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The need for whole-person health: World Mental Health Day 2022

Carina Cortez

Chief People Officer, Cornerstone

Content warning: This article discusses themes of mental health, including depression, self-harm and suicide.

October 10 is World Mental Health Day, and the theme for 2022 is “Make mental health and well-being for all a global priority.” My mental health aspiration is simple: Integrate mental and physical health into whole-person health.

According to the World Health Organization (WHO):

  1. One billion people worldwide are living with a mental disorder
  2. Depression is one of the leading causes of disability
  3. Suicide is the fourth leading cause of death among 15- to 29-year-olds
  4. People with severe mental health conditions die prematurely due to preventable physical conditions

If this clear connection between mental and physical health isn’t a call to action for organizations to focus on whole-person health, I’m not sure what is.

My journey to whole-person health

I’ve previously written about my own mental health journey and why it’s so important to me and continues to be imperative throughout my personal and work life.

When I shared, very publicly, my story in 2020, I wasn’t sure how people would respond, especially employees in the organization I worked for at that time. Would they see this as a weakness? That I shouldn’t be in my role? Would they judge me? Dismiss me? How would my friends and acquaintances respond? With all that anxiety about posting the story, you may wonder, “Well, why would you share your story then?” The answer for me is simple. To effectively make a change and begin erasing the stigma around mental health, it’s essential that we talk about it openly and freely.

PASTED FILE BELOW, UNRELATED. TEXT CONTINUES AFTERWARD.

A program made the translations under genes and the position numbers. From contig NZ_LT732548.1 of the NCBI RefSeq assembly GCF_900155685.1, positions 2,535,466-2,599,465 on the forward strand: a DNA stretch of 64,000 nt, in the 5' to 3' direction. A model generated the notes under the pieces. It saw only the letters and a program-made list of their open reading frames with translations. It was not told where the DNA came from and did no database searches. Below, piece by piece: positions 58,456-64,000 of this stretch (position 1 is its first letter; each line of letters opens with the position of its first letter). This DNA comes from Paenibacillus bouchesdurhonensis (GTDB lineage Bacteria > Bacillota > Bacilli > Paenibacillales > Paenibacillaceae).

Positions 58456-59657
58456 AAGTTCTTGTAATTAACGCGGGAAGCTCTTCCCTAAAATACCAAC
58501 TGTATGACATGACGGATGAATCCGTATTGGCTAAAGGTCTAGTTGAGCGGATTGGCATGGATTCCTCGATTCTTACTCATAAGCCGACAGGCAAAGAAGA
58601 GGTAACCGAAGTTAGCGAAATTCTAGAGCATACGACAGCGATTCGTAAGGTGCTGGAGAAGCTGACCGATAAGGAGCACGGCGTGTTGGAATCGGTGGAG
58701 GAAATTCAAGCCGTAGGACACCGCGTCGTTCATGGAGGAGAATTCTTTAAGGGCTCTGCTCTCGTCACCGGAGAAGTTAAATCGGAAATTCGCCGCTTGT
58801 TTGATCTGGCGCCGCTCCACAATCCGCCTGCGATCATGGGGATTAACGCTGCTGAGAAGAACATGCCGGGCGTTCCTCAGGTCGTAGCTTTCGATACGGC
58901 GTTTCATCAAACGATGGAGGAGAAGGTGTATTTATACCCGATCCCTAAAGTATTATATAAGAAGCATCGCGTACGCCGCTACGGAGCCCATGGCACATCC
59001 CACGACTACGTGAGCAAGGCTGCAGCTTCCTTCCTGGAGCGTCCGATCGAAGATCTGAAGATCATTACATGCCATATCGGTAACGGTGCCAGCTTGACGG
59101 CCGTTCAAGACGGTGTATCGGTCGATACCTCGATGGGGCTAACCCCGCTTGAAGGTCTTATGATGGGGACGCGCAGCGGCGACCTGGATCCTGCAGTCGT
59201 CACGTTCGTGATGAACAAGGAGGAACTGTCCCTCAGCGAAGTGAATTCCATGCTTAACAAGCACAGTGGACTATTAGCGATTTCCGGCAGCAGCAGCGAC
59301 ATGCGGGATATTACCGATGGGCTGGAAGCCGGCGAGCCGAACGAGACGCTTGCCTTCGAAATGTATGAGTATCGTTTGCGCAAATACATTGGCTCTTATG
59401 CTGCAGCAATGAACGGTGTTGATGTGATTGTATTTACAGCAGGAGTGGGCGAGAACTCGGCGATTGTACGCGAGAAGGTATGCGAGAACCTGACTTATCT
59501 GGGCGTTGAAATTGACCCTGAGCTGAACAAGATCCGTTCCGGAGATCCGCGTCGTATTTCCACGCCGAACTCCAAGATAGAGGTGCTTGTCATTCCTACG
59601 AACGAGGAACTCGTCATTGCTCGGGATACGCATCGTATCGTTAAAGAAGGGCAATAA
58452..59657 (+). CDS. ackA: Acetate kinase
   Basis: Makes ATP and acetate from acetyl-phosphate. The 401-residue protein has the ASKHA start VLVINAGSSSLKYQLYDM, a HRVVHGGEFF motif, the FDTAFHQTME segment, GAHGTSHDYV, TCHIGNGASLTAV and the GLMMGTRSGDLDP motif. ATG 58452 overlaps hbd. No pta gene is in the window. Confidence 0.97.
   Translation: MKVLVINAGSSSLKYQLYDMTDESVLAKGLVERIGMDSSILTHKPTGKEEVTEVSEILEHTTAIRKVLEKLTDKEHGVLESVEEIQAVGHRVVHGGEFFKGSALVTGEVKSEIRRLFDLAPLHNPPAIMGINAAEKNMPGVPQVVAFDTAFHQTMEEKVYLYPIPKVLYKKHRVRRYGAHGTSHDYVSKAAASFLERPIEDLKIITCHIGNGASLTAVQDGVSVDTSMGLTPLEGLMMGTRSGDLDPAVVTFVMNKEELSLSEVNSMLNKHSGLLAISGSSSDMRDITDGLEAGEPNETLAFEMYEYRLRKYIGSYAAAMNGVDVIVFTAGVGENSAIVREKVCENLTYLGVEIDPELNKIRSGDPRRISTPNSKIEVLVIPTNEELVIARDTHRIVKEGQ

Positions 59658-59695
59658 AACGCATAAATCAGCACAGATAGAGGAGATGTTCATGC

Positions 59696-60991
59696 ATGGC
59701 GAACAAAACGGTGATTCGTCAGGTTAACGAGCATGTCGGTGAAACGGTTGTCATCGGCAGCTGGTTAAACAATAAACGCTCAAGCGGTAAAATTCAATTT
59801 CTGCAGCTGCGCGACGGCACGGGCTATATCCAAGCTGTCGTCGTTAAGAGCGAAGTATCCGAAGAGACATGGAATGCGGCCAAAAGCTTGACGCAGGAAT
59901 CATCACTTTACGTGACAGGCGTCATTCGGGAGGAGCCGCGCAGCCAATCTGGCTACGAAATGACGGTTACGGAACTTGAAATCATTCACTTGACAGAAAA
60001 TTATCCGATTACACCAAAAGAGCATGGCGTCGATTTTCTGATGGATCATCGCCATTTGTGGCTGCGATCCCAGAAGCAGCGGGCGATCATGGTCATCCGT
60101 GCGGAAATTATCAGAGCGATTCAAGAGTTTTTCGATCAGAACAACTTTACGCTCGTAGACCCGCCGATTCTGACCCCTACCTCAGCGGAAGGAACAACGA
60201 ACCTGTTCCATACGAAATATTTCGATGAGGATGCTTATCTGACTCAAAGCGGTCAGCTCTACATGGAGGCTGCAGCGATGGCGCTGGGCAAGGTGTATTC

In sharing my own story, I had an overwhelmingly positive response from others. People felt comfortable sharing with me their own journeys and stories. It made space for people to check in on how others were really doing, which was so critical, especially during the COVID-19 lockdowns. I’ve had individuals I’ve done business with reach out to me, even a year after sharing my story, to tell me about the impact my journey and my willingness to share it publicly has had on them.

In particular, one individual shared that my story prompted him and his wife to have a deep conversation on mental health, ultimately leading him to seek help through counseling. People in my very own neighborhood have shared their personal stories with me, now realizing they, too, have someone they can speak freely and honestly about this topic. Even today, people seek me out to share the positive impact of hearing my story and how it has led to change in their own lives. That is why I continue to share and advocate for mental health awareness and resources.

How COVID-19 made the need for whole-person health even more apparent

Throughout the COVID-19 pandemic, anxiety and depression increased by 25% globally and disproportionally impacted young people, with their risk for suicidal and self-harming behaviors increasing significantly. This was, unfortunately, true in my household.

My daughter, who was self-harming and experiencing suicidal thoughts, gave me permission to share here about her mental health situation. During lockdown, my husband and I entered her into an inpatient program. We could only visit her for one hour each day. My child was craving the support of their friends, but we were in isolation. So, we had to seek out psychiatrists and psychologists on our own. This search was an extremely challenging process as the demand for these professionals outpaced the supply. My husband and I had no experience on how to deal with this, relying heavily on our own research. We made a lot of mistakes. There were many sleepless nights, arguments and feelings of helplessness. Yet, we forged ahead and were able to get my child the help they needed.